You may wonder why the council hasn't used its authority to serve an Urgent Works Notice or Compulsory Purchase powers. My understanding, outside of the presentation, from reading 'Stopping the Rot, a guide to enforcement action to save historic buildings'  by English Heritage, is that the force of legislation and precedent cases is strongly supportive of a Local Authority (LA) taking action. I would appreciate an authority from Historic England clarifying for me what appears, from my inexpert view, to be somewhat contradictory in their text. Firstly that, 'urgent works' are not to be proactive or preventative. They are constrained to mending damage already happening:

'The works included should be those urgently necessary at the time and should not include precautionary or preventive work that may become necessary in the future.' (5.3)


'Preventing deterioration and damage from getting worse. When there is evidence of a condition which is already causing deterioration and, if left unchecked, will continue to do so, then immediate action is required to prevent further deterioration, the further diminution of the building’s special architectural or historic interest, and higher repair costs. It is implicit in the legislation and guidance that urgent works provisions will apply to buildings in an advanced state of decay, requiring temporary support (eg scaffolding or propping) or shelter (eg a temporary roof).' (5.5)

In brief:

'The objective of an Urgent Works Notice is:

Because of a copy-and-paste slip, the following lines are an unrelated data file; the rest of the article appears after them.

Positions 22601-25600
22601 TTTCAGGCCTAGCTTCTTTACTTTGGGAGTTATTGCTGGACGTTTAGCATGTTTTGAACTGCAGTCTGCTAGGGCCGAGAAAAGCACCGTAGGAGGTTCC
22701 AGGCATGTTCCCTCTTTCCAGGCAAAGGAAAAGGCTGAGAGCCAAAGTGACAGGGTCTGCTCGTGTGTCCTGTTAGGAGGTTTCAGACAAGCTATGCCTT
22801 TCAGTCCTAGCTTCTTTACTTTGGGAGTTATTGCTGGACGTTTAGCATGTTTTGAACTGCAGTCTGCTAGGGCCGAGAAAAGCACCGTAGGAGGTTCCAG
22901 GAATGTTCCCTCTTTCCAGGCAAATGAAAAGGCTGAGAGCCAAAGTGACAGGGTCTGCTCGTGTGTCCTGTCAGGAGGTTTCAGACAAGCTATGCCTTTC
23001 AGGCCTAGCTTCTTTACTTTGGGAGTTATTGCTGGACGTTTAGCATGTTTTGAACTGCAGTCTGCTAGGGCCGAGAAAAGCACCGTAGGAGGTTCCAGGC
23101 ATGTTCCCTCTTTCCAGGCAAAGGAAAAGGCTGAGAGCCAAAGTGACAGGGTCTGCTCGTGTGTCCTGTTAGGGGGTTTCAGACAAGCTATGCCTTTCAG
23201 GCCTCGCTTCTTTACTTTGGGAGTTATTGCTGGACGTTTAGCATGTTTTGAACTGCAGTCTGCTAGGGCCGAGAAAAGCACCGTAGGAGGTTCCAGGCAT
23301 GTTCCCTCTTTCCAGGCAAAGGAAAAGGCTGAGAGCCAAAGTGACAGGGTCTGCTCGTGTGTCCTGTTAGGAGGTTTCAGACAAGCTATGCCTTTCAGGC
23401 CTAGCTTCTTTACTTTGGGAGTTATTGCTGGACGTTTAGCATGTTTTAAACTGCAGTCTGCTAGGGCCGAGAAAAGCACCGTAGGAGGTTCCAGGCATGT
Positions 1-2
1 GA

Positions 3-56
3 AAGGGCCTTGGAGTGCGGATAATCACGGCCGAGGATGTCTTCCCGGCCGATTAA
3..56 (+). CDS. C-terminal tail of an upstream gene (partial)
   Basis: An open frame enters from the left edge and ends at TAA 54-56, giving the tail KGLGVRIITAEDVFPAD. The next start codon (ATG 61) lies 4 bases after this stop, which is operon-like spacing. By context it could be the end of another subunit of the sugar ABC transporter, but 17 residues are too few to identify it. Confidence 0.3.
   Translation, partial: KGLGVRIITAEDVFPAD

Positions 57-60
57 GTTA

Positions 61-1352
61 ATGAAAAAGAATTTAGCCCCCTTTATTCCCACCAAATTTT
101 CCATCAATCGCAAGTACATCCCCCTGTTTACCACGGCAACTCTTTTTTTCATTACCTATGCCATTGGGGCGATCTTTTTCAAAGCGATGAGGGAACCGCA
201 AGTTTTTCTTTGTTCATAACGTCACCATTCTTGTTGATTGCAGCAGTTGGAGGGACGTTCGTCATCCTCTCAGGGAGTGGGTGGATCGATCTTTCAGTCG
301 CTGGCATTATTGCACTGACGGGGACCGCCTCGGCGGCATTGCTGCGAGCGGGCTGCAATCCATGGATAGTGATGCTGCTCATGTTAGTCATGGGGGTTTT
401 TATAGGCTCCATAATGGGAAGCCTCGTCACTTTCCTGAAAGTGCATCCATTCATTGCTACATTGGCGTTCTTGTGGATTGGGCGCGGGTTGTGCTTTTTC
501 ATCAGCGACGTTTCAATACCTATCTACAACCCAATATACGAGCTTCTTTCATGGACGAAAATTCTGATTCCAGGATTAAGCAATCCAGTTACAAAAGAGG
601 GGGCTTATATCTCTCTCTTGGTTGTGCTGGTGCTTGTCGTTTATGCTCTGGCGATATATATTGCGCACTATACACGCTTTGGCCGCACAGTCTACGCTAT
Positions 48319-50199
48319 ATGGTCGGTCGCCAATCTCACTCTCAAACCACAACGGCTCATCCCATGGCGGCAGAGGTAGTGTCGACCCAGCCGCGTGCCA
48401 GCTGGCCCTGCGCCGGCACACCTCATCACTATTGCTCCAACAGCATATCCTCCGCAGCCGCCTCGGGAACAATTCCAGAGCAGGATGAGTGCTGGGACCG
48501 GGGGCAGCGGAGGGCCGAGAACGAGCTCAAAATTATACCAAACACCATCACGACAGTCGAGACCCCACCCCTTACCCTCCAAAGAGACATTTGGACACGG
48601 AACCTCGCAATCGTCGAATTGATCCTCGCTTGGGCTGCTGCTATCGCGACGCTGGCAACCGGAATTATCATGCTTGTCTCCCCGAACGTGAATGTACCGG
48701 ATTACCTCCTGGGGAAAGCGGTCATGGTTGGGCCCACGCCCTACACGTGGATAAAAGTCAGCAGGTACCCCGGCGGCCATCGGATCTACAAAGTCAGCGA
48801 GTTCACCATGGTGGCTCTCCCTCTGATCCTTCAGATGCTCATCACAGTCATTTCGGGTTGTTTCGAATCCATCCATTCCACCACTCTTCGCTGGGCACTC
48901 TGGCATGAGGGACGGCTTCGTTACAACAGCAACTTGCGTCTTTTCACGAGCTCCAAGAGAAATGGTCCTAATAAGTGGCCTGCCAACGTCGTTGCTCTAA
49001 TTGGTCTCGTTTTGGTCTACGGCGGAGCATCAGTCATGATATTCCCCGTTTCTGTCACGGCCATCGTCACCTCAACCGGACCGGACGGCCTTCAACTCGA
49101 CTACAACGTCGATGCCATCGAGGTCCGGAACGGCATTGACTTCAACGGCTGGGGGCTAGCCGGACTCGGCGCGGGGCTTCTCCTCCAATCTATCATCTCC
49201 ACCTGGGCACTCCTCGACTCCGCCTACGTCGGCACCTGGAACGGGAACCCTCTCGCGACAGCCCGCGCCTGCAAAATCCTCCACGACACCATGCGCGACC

• to preserve what is there

  • to prevent it from getting worse

  • to do so in the most cost-effective way'


And the text goes on to outline specific actions like roof and gutter works and the practicalities of servicing a notice to untraceable owners. But it seems that the problem - of our council being inactive to Stop the Rot  - lies in their trepidation around recovering expenses, which the law entitles them to do. Understandably so. From the document again:

'In some cases, the local authority may decide it is inappropriate or impractical to recover the costs because, for instance, the owner is overseas, bankrupt, a charitable body or unknown.' (5.16)

We know that the owners GI Properties are unknown, incommunicative and untraceable (and why would central government sell to them in the first instance?).

However, in this time of LAs having been stripped of so much of their income sources isn't there a case for the Secretary of State or for English Heritage to outlay the cost of urgent works and which they then should recover? Another quote: